what to say when

Recently I saw a (small maroon) book with a title like “What to say when: answers for latter day saints”. I’ve searched popular search engines, online book retailers, LDS church publisher websites to no avail. So I can’t post a link.

But I thought it was an interesting idea/concept. It had gems of wisdom including what to say when your friend’s son doesn’t want to go on a mission (“it’s probably better that he doesn’t go, it doesn’t help anyone to have someone in the mission field who doesn’t want to be there”). Or when a friend in her thirties gets married (“don’t say congratulations, as if she’s fortunate to have finally caught a man”)

Perhaps this will mean fewer people will think it’s a good idea to cut off your apostate relatives and bear your testimony to them all the time. (kidding)

As a socially awkward person myself, I can understand the appeal of such a book. Most people don’t want to deliberately offend someone else.

It just gives me pause. Why would such a book be necessary? What is it uniquely about mormons that would make such a simple question/answer book worthwhile? Do other religions have such books? Granted, if you type in “what to say” to an online book retailer, there are plenty of examples.

To my mind, I think there is a great deal of rigid thinking in parts of mormon culture. There is a lot of pressure (Seth or others here may argue with me) to go on a mission, get married, have children, etc.

So it’s only natural (a part of life) that many people don’t fit into this paradigm. And thankfully, it’s no longer seen as a person’s “fault” that life happens as it does. And in our society, it’s much more common for people to talk about who they are, why they’ve made the choices they have – what they struggle with. I think at one time, this was not as common. But now it is much more common.

Maybe someone has realized that judgmental thinking/responses are not terribly helpful in such situations. (Example: well, you should just force your son to go on a mission or, to someone suffering from depression, you should pray more and read the scriptures). Such responses might have been quasi-socially acceptable at one point, but they are increasingly ill advised.

But I wonder if there’s something unique about mormon culture to look for a church sponsored or church book for this. Growing up, in my family, we didn’t read or listen to typical Christian themed books or music. I can’t say why exactly. Some ward members did, but it wasn’t terribly common. This has probably changed in the past few decades. There was this notion that even though they were Christian or religiously themed, they still weren’t totally acceptable. And they could even lead someone on the “wrong path”.

I think there’s a reluctance (still) to look outside of the LDS sphere for answers. This is a vast generalization of course, but I think there is a great deal of fear involved with studying history, losing one’s testimony and looking outside the bubble.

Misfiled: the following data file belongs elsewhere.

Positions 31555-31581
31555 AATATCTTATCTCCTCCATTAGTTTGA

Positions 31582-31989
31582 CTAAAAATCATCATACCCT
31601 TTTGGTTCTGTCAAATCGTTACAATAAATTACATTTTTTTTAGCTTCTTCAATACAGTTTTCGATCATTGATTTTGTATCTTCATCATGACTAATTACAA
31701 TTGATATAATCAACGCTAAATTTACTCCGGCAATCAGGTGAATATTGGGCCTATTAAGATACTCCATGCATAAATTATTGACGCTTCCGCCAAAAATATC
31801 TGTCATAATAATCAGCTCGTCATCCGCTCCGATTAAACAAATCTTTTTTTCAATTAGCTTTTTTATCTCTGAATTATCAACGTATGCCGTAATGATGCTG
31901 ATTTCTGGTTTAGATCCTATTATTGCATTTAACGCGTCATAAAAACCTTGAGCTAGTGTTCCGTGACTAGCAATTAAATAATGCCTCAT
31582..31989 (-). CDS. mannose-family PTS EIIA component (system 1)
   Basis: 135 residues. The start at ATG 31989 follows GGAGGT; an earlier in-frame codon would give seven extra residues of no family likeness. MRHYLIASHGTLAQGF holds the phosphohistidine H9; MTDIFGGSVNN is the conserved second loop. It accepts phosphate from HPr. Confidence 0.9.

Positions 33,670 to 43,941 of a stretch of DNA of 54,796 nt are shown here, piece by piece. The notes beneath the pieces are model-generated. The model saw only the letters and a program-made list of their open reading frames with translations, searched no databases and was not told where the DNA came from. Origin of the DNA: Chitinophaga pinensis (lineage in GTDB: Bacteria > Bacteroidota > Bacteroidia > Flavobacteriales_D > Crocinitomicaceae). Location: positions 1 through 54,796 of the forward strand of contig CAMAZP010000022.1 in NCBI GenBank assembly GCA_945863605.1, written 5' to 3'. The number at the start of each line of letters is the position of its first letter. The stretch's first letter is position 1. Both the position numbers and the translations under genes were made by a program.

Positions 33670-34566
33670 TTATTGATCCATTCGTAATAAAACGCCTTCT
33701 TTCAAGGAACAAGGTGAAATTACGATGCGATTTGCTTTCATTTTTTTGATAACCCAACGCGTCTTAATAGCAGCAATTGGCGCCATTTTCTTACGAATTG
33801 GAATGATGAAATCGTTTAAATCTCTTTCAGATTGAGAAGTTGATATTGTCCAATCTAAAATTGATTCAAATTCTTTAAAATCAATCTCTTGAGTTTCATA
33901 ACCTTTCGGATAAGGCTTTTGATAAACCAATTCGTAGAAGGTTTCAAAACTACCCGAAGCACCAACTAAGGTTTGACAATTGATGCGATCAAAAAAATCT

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5 Responses

  1. Chino Blanco says:

    Hey aerin, the book sounds like a potential treasure trove of amusing facebook status updates. Do you have an ISBN or an author?

    Why would such a book be necessary? I think you answer your own question: As a socially awkward person myself, I can understand the appeal of such a book.

    As Mormons of one sort or another, I thought we were all socially awkward by definition.

    Maybe other parts of the country are different, but where I grew up, I pretty much equated being Mormon with always having a socially awkward moment fresh in the memory. Conversation always felt constrained. I’m talking about the intense effort it took to interact with folks from the ward without saying anything that might become a topic of later conversation.

  2. Andrew S says:

    I don’t think this is a particularly a Mormon issue at all. Whether you have a book for other cultures or groups or not, I don’t think that Mormons are particularly worse at this sort of stuff.

  3. chanson says:

    Sounds like an interesting book! I hope you can find it again.

    I don’t know if it’s a Mormon thing or not, but I was definitely socially awkward as a Mormon, as I discussed in my deconversion story.

    I know what you mean about Christian materials. When I was growing up, we definitely viewed Christian (not Mormon) books (and such) with suspicion. Now I feel like there’s more an attitude of “we’re Christian too, so Christian books apply to us too.” (If so, Mormons are diluting their brand. 😉 )

    That may just be my family, though.

  4. aerin says:

    1 – Chino, I don’t have a copy of the book, sadly, and I didn’t write down the title (or ISBN) either. I was visiting (the owner of the book), saw it, thought it would be an interesting post and then promptly forgot the title and author (but I remember it was a smaller book and maroon, like something they would sell at a gift shop). If anyone can find it, I’ll give them a gold star. And the book you pointed out in #4 could have been the one I’m thinking of, although that doesn’t appear to be LDS based.

    2 – Andrew – what was interesting to me were the specific answers that were related to specific mormon situations (like the mission thing).

    I do think mormon culture is changing from what I remember from the 1980s. And that’s a good thing. It makes sense given culture, society, American culture, the internet, etc. I just can’t imagine 50 years ago having a book with the “right” thing to say in mormon social situations. Maybe I’m off base in that theory.

    3 – Thanks chanson. I think that (no Christian materials) has changed – and maybe that was also something different “in the mission field” vs. in Utah/Arizona. I could see that as a regional thing.

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